The invention recognizes that the energy input rate and the time duration of the laser pulse is subject to variation depending upon the particular materials and circumstances encountered. The worst case situation of hard rock, free of water of crystallization and having a density of approximately 3, is dealt with herein. For such conditions, laser pulses of 10 megawatt energy level can produce fusion conditions capable of causing shattering and ejection of the core for achieving a drilling rate that is commercially satisfactory. The 10 megawatt power level is given here relative to a bore hole of 30 cm. diameter and 1 cm. beam width. Lower energy levels will produce a lower rate while still achieving the shattering and ejecting function. The specific threshold value at which the shattering and ejection function would occur for each particular material requires further investigation. At the present time, the total laser energy levels contemplated herein for the single laser source 12 shown in FIG. 1 exceed the power output capabilities of an off-the-shelf commercial laser. Techniques are disclosed in FIG. 4 for utilizing a plurality of lasers of currently available types to develop cumulative pulse power capable of producing the core shattering and ejecting function.

The system shown in FIG. 4 is similar to the one shown in FIG. 1 except that the laser beam instead of being focused into an annular pattern is focused to a point and the point is then caused to scan in an annular pattern. One way of achieving this is shown schematically in FIG. 4 as a means for causing the mirror 14 to nutate. Also as shown in this Fig., additional lasers such as indicated at 12a may be employed so that a plurality of beams will be scanned around the annulus.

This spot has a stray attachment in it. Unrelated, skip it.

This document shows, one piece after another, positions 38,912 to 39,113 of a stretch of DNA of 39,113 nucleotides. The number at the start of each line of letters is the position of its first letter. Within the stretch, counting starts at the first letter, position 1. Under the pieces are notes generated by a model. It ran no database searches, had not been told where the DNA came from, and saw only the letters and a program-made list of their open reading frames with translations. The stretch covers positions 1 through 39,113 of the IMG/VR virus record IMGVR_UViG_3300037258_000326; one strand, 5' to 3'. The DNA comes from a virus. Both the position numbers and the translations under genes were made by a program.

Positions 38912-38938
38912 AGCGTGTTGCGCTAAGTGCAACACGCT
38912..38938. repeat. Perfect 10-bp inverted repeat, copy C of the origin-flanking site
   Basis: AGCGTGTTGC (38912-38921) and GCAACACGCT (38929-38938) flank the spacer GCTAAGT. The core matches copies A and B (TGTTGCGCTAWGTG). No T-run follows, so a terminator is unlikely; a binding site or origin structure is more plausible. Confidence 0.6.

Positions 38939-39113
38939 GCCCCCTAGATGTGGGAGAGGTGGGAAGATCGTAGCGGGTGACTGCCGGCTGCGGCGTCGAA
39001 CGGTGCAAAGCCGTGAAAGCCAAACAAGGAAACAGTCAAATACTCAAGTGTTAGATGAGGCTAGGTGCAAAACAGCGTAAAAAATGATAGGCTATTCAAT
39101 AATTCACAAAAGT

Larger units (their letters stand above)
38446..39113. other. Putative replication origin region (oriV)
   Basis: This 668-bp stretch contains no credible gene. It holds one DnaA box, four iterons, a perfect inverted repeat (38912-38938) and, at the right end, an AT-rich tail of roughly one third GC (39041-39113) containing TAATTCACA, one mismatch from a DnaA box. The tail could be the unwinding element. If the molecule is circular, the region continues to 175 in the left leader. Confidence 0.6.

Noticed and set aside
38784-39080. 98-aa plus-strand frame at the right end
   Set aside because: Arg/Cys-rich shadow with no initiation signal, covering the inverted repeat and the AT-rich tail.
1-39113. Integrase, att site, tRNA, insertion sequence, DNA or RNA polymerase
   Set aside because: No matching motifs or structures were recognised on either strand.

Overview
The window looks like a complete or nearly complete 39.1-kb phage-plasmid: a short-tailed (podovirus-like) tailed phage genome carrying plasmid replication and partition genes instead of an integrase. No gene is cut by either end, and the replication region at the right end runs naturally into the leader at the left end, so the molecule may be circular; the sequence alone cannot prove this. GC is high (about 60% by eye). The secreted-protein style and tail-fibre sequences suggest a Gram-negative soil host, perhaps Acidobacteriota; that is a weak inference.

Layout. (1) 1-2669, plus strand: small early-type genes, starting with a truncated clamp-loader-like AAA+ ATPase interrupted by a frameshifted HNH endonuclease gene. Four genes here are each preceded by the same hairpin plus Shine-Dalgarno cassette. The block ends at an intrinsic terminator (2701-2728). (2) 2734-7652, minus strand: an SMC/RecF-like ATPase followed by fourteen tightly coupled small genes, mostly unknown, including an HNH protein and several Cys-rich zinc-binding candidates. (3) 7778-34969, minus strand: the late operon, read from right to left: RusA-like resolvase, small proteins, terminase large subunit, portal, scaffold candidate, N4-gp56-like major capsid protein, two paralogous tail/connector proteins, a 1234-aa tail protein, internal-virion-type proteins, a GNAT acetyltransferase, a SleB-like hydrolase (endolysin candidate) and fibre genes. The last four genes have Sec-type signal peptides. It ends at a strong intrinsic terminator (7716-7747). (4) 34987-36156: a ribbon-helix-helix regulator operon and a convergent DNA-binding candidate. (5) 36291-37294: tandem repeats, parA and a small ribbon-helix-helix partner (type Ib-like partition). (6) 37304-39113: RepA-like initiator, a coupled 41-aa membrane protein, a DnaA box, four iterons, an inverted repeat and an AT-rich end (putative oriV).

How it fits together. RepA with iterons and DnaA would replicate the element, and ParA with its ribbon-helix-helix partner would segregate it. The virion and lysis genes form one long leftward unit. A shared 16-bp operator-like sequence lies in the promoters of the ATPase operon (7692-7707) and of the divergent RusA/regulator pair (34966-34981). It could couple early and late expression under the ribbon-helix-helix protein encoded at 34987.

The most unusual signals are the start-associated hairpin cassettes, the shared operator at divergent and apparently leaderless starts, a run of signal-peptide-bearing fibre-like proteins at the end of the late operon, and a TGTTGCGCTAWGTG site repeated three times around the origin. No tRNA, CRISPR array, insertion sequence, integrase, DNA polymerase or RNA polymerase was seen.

In FIG. 5, a further alternative to the energy sources depicted in FIGS. 1 and 4 as shown. In this case, the source of coherent light may be an electrical laser 20, the output of which goes through a beam expander 22 and the through a light amplifier 24 of the so-called T.E.A type. One such device is described in "Physics Today", July 1970, pages 55 and 56. The amplified coherent beam from the amplifier 24 is then passed through further expander and focuser optics at 26 and then focused onto the earth's surface as in FIG. 1.

The following currently available lasers would appear to have utility in this application: